Who can get access to my credit report?

Lenders: 

  • When you apply for credit,  lender will require access to your credit report for as long as you have an account with them
  • Can use information in your report to decide:
    • Whether to give you credit
    • Your credit limit
    • Amount of a loan
    • Interest rate


Landlords:

  • May ask for access to your credit report on rental application
  • Use information to see if you are likely to pay rent

 

Insurance:

  • May provide better insurance rates to people with good credit

 

Employers:

  • Some employers may ask to see credit report; for example, government departments or finance companies

 

How do I read a credit report?

Credit reports contain the following sections:

Personal information:

  • Name, address, previous addresses, birth date, social insurance number (SIN),  current and past employers

 

Inquiries:

  • People or companies who have asked to see your credit report
  • Too many inquiries may have a bad effect on your credit score
  • Own requests to see your credit report do not affect your score

 

Account Information:

  • Information about credit accounts; loans, credit cards, department store cards, lines of credit, and consumer loans
  • Account information usually includes:
    • Creditor
    • Account number
    • Credit limit
    • Balance owed
    • Credit rating on account 

 

Banking Information:

  • Information about bank accounts  
  • Will include information of Not Sufficient Funds (NSF), or bounced cheques

 

Public Information:

  • Information about accounts that have gone to collections
  • Information about bankruptcies
  • Judgements made against you; if a creditor has taken you to court

 

Consumer Statement:

  • Can add personal statement to explain information on your report
  • For example, if you received a poor rating on one of your accounts due to job loss or illness

 

What are some common mistakes on credit reports?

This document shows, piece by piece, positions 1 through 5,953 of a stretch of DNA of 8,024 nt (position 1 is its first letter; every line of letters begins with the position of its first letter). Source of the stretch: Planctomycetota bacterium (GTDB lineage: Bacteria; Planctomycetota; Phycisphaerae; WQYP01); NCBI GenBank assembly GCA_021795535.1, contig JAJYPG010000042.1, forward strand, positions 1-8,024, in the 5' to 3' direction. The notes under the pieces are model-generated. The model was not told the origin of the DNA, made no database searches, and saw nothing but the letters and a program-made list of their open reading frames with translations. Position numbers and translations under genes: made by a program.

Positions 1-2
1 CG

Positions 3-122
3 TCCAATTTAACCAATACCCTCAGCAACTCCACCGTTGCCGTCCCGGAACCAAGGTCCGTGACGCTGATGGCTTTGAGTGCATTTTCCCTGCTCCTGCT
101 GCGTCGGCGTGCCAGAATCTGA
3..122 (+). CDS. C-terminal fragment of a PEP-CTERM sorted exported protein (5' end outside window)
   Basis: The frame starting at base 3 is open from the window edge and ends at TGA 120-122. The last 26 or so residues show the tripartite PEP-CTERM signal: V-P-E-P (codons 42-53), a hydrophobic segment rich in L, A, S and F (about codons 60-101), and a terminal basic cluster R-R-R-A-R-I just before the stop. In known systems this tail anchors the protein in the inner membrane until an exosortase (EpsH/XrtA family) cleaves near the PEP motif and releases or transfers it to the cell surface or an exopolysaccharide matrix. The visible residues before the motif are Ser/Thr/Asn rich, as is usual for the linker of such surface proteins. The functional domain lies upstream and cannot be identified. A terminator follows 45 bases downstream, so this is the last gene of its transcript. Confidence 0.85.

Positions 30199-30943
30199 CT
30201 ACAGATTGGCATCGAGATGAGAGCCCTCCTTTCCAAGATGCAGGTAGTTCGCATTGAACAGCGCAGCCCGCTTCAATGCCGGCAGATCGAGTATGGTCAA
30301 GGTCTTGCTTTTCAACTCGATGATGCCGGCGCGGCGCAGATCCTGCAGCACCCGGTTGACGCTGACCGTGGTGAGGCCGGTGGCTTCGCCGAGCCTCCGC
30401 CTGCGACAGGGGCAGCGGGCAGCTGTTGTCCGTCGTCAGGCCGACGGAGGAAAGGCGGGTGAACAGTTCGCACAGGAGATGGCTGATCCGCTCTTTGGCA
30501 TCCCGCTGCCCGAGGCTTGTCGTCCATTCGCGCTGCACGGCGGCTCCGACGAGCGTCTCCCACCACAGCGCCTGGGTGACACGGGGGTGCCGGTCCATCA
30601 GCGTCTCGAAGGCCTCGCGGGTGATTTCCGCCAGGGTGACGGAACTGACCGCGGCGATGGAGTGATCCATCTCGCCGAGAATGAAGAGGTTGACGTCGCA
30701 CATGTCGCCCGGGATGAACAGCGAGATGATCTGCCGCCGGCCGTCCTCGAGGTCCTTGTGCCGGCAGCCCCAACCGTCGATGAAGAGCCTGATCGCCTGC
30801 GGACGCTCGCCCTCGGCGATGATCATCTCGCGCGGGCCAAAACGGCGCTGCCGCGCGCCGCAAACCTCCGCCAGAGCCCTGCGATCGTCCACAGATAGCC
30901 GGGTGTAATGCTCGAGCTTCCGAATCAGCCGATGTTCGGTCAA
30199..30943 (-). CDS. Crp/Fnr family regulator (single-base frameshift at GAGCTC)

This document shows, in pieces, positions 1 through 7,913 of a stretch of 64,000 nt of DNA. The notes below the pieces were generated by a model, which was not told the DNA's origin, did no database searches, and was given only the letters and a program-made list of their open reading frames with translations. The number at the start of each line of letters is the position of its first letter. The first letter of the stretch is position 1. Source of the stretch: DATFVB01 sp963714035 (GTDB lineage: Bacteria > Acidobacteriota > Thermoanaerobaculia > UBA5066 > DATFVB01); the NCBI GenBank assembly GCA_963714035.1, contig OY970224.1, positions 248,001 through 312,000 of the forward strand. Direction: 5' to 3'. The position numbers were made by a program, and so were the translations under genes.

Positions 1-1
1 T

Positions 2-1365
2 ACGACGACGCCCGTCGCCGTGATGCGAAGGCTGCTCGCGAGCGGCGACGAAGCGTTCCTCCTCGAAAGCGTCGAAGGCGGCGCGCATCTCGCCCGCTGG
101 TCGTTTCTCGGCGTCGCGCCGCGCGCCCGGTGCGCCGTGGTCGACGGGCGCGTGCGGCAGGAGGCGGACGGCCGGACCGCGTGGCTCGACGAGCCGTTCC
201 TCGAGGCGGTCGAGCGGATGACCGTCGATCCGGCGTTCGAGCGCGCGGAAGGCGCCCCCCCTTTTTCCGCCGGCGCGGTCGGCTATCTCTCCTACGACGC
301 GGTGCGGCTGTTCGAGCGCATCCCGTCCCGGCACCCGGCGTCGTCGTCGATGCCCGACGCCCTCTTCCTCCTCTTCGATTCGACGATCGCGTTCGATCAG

• Incorrect personal information: out-of-date contact information, mispelled names, wrong address
  • Incorrect account information: Same account appears twice, accounts that are not yours, wrong account details

  • Uninvited inquiries: Inquiries from people or companies you have not given permission to

  • Expired information: there are limits to how long information can stay on your report; see charts below for how long each credit bureau keeps information on your report in each province

How do I correct mistakes on my credit report?

Step 1:

  • Collect documents that prove mistake was made
  • For example, receipts, records of payment, etc.

Step 2:

  • Make a copy of your documents

Step 3:

  • Call the credit bureau
  • Explain the error
  • Ask what they need from you to correct the error

Step 4:

  • Send credit bureau a letter or fill out their dispute form
  • Include all information needed to correct the error
  • May take up to 30 days

Step 5:

  • Credit bureau will contact the creditor or financial institution to confirm that error was made
  • If they agree, credit bureau has 30 days to correct the error on your report, or 90 days in Alberta
  • If they disagree, write a statement explaining your story; credit bureau will add this to your report

Step 6:

  • Contact the financial institution to make a complaint
  • All financial institutions in Canada must have a process for resolving complaints from customers by law

Savings

What are some options for saving money? (Detailed)

Here are some options for saving and investing your money:

High Interest Savings Account

  • Type of deposit account
  • Bank pays you variable interest rate; rate changes with the prime rate set by the bank
  • Interest rate on high interest savings account can be 100 times higher than basic savings account
  • May be fees for withdrawing money
  • Minimum deposit may be required 
  • Covered by deposit insurance
  • Best for short to medium-term saving

Guaranteed Investment Certificate (GIC)

  • Money is ‘locked in' for a set term
  • Term can range from 30 days to five years
  • Longer terms often come with higher interest rates
  • Interest rate may be fixed or variable, but guaranteed rate for length of term is common
  • Money can be withdrawn when it "matures" at end of term
  • Plan GIC so that it matures before you need the money
  • Minimum deposit of $100 - $500 required
  • Covered by deposit insurance
  • Best for medium to long-term saving

Bond

  • Loan to a government or a corporation; they pay you interest for the loan over a set term
  • When the term is over, you get your money back 
  • The safer the bond, the lower the rate of return
  • Government bonds in Canada are very safe
  • Can buy Canada Savings Bonds from a financial institution in the fall, or can buy through payroll deduction in some workplaces
  • Corporate bonds hold some risk; need to research and get advice from a financial professional before investing
  • Minimum investment is required
  • Best for medium to long-term saving

Stock

  • Shares in a company that is publicly traded on the stock market
  • Value of shares goes up and down, depending on health of the company, stock market and economy